Argus Managing Editor
Today in The Caledonia Argus we recognize Breast Cancer Awareness Month with pages dedicated to the women who not only have fought this disease, but those who are working to promote research and funding to beat the disease.
The National Cancer Institute estimates that approximately 2.6 million U.S. women with a history of breast cancer are alive today. This particular statistic is of great interest to me because I personally know three of those women, including my mom, her sister and another newspaper editor.
From these women, and others, I’ve heard there are three parts surrounding a cancer diagnosis, especially breast cancer: life before cancer, life during cancer and life after cancer – be it in this earthly realm or otherwise.
I want to talk about life during cancer. It is the part of my mom’s diagnosis I most remember.
She was in good spirits about her prognosis and needed to undergo a lumpectomy and radiation. She was calm and confident about the lumpectomy, and it was described to me as a simple scoop they’d take out of her breast tissue.
It wasn’t long after the lumpectomy that my mom knew something was wrong. Her sutures were bleeding more than seemed right, and she was crammed into a late afternoon appointment with the triple-booked surgeon to follow-up. Because she wasn’t panicking or freaking out, and because her husband had already taken time away from work for her other appointments, my husband (then boyfriend) agreed to take her to Madison for the check up.
They were gone for a very long time and when she got home the gravity of the situation hit me like a semi.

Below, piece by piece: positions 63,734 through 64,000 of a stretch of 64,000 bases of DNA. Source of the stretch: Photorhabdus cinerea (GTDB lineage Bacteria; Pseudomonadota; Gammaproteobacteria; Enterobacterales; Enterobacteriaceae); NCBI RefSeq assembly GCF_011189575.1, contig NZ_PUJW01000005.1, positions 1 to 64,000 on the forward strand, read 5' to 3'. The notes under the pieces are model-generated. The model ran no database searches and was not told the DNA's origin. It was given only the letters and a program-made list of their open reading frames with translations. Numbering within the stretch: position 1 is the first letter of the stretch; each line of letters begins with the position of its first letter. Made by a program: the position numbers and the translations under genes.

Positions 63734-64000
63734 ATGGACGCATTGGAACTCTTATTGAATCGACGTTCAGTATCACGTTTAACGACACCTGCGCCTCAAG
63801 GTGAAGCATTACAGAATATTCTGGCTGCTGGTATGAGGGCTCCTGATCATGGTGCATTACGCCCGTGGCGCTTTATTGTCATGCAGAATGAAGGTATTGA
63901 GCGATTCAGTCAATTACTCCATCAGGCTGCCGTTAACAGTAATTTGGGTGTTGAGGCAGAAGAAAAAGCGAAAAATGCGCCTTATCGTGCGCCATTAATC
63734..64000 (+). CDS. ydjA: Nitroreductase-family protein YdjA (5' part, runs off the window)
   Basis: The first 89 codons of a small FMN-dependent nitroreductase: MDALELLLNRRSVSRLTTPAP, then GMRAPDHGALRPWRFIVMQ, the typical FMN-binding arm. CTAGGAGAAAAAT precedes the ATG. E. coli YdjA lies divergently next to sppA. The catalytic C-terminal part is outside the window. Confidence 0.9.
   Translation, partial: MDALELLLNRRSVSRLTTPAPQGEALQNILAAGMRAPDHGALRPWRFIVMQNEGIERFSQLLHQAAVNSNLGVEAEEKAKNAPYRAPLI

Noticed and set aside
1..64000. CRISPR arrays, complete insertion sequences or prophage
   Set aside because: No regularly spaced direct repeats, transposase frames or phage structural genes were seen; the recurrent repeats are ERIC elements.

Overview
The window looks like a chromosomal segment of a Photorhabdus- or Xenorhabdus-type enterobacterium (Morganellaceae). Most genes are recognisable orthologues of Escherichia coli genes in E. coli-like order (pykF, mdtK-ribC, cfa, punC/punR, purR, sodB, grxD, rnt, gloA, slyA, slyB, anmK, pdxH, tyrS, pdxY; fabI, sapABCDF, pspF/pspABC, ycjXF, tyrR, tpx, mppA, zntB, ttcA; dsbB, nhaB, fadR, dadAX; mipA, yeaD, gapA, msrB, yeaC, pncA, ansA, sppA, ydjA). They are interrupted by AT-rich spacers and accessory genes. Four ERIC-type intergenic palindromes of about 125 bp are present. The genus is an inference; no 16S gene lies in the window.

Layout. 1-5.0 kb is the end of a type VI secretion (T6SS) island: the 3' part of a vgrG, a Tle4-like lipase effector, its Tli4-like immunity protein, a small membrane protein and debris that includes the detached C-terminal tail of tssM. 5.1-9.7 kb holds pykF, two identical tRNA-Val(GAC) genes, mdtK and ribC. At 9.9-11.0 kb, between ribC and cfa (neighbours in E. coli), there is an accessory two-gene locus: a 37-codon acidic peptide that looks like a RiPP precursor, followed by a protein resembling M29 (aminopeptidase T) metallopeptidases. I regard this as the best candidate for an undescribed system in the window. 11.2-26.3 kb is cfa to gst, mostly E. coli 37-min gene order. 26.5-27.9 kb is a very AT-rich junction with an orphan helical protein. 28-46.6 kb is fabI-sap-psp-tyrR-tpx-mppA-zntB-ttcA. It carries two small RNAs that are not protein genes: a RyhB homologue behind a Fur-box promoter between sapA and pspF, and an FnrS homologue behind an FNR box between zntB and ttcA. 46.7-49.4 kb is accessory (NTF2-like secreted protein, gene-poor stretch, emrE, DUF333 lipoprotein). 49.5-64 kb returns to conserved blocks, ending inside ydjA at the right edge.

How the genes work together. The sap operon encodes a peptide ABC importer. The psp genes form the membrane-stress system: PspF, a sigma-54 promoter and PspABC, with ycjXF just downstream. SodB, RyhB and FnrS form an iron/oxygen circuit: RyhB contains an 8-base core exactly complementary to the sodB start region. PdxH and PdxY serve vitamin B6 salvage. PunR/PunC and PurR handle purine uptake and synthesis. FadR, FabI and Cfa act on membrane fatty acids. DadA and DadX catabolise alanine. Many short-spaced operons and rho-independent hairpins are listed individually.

The space that was created by the lumpectomy had filled with blood clots. The surgeon, without sedation, had to reopen the sutures and manually pull out the clots that had formed between her chest wall and remaining breast.
It was graphic and heart breaking. Not only had her breast been reduced to skin, but the incision needed to heal without sutures just in case more clots were to form.
Even my husband, who had already been around the cancer block with his mom and brother, said it was a bit much. He said, “Emily, they took care of her right there in the little patient room.”
Mom was instructed to pack her upper body with gauze multiple times a day, and she quietly dealt with her situation.
She asked me if I wanted to see it – the wound. My answer was no. I knew she was suffering, and I was suffering in my own helpless way as this woman I so dearly love accepted the part of her life that was living with breast cancer.
Eventually the wound healed, and radiation commenced with its own bag of discomforts.
The time came for my older brother’s wedding.
Mom asked if I’d do her hair, and I naturally obliged. She was still packing her gauze and wanted to make sure it didn’t show through her beautiful, mint-colored dress. She didn’t want her thinning hair to appear unsightly either.
As I combed and curled and watched strand after strand fall out I tried to keep a chipper sound in my voice. “It’s not too bad is it?” she asked. “Not a bit bad, Mom,” I said, lying straight through my teeth. I think it was the hairspray that held her thinning locks in that day.
Life after cancer has commenced in big ways for my mom. She got to see all three of us siblings get married, and her four grandchildren are the beneficiaries of her unstoppable energy.
But there was that time, that time in her life that was living with breast cancer, and it was hard to say the least.
You can contact Emily
Bialkowski at firstname.lastname@example.org